Scientists have figured out where a weird-looking dinosaur fits in its family tree, solving not just the mystery of this one species but also the question of how dinosaurs evolved to become so diverse.
The Chilesaurus diegosuarezi lived 150 million years ago and had a sort of hodgepodge of features that gave it a look both of a carnivore like a raptor and of a herbivore, which made it a confusing fossil for paleontologists. But according to a study in the journal Biology Letters, researchers analyzed the anatomical features of early dinosaurs to come to the conclusion that the Chilesaurus was a transitional dinosaur in the Late Jurassic period that was “bridging the morphological gap” between the group of carnivores that stood up on two legs, called theropods, and the ornithischians that were mostly herbivores.
One of the most famous theropods was the Tyrannosaurus rex. For ornithischians, famous members included the Stegosaurus and Triceratops.
Although the Chilesaurus was originally classified as a type of theropod, the scientists are now saying that it is “the earliest diverging member of Ornithischia” and in that position, in the other major group of dinosaurs, it might help the experts understand how its kind evolved.
The new placement on the dinosaur family tree would make it part of a previously unknown “extensive ghost lineage” that existed between ornithischians and theropods.
“Chilesaurus almost looks like it was stitched together from different animals, which is why it baffled everybody,” researcher Matthew Baron said in a statement from the University of Cambridge.
It had what appeared to be a carnivore’s head and had a similar look to a raptor, which was a theropod, but its flat teeth, which would have been used to pulverize plants, suggested it was actually a herbivore.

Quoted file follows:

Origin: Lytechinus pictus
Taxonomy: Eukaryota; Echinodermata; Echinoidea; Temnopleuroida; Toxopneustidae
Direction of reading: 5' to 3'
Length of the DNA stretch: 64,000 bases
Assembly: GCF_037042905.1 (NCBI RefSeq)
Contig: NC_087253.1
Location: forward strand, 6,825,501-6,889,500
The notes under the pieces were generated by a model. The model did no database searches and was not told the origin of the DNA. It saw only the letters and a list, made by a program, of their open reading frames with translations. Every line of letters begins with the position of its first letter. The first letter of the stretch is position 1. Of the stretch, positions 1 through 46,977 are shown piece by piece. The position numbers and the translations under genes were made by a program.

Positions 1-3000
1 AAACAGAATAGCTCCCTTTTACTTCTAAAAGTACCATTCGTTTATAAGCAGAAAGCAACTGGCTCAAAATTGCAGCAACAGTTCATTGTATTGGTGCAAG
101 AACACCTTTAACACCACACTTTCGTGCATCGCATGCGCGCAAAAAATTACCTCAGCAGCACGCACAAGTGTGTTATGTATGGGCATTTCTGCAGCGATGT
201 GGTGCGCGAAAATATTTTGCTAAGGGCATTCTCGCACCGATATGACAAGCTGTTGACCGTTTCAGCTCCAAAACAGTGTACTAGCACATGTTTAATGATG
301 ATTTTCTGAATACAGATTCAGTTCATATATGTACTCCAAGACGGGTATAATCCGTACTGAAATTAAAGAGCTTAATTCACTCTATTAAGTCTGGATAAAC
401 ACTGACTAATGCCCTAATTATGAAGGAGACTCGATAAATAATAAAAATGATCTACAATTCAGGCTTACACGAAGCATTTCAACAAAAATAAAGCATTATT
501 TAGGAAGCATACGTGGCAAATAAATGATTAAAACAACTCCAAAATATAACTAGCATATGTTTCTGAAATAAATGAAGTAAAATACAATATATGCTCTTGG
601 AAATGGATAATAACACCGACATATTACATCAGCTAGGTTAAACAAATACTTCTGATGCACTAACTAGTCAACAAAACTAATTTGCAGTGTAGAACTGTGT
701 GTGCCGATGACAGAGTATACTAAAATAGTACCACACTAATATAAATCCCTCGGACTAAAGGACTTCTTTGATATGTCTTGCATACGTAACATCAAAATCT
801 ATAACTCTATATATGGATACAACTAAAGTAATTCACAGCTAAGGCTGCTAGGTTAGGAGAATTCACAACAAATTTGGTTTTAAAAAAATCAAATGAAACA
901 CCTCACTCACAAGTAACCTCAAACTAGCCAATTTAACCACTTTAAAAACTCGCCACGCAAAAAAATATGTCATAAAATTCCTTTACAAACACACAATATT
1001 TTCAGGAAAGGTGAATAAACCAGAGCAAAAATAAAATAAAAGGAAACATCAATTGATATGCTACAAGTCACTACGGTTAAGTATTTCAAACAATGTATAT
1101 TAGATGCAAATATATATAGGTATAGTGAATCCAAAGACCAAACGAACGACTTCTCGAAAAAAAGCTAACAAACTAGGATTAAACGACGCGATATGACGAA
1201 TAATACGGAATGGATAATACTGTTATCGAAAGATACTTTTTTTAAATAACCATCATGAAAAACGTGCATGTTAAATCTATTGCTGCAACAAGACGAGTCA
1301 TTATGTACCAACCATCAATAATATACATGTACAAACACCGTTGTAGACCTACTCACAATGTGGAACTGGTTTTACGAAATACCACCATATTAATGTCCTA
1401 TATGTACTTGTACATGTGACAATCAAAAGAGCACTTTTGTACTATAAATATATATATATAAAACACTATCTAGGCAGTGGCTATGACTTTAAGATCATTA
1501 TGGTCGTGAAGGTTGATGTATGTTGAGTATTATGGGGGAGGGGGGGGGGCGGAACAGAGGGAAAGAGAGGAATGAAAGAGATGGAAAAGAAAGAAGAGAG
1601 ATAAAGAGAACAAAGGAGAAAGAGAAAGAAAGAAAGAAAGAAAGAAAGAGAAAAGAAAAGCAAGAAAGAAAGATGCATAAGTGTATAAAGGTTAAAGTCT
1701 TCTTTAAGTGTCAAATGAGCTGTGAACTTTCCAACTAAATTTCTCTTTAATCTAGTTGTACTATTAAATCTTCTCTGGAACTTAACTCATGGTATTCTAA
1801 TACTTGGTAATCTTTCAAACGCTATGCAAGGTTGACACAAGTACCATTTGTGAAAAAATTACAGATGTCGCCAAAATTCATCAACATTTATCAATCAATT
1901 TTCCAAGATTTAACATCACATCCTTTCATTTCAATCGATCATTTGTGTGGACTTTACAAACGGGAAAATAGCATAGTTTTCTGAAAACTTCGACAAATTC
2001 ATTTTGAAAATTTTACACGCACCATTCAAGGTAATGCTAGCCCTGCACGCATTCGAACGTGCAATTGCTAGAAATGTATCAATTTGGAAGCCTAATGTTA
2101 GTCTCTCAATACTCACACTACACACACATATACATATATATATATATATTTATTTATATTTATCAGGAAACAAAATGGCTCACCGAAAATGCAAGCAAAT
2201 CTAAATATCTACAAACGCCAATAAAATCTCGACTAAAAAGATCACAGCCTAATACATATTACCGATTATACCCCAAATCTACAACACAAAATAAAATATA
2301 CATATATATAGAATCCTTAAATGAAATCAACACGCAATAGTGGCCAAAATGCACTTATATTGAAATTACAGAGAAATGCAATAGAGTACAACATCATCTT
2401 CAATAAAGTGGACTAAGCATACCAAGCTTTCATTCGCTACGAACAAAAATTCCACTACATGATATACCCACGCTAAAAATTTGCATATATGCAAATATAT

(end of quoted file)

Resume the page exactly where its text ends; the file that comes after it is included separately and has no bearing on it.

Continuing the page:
Its new classification brings some sense to the situation.
“Establishing the relationships of this taxon is critical for fully understanding the evolution of many major anatomical features, including those associated with herbivory, pelvic structure and locomotion,” the study says. In this case Chilesaurus is leading to “the recovery of Theropoda and Ornithischia as sister taxa that are united by many shared features.”
There may be others in that ghost lineage from the Triassic and Jurassic periods that have yet to be discovered.
“Before this, there were no transitional specimens — we didn’t know what order these characteristics evolved in,” Baron said. “This shows that in [ornithischians], the gut evolved first, and the jaws evolved later — it fills the gap quite nicely.”
The split in the dinosaur family tree may have happened, he said, because it became more advantageous for carnivorous dinosaurs to eat vegetation instead of meat.
“Chilesaurus is one of the most puzzling and intriguing dinosaurs ever discovered,” study co-author Paul Barrett said in the statement. “Its weird mix of features places it in a key position in dinosaur evolution and helps to show how some of the really big splits between the major groups might have come about.”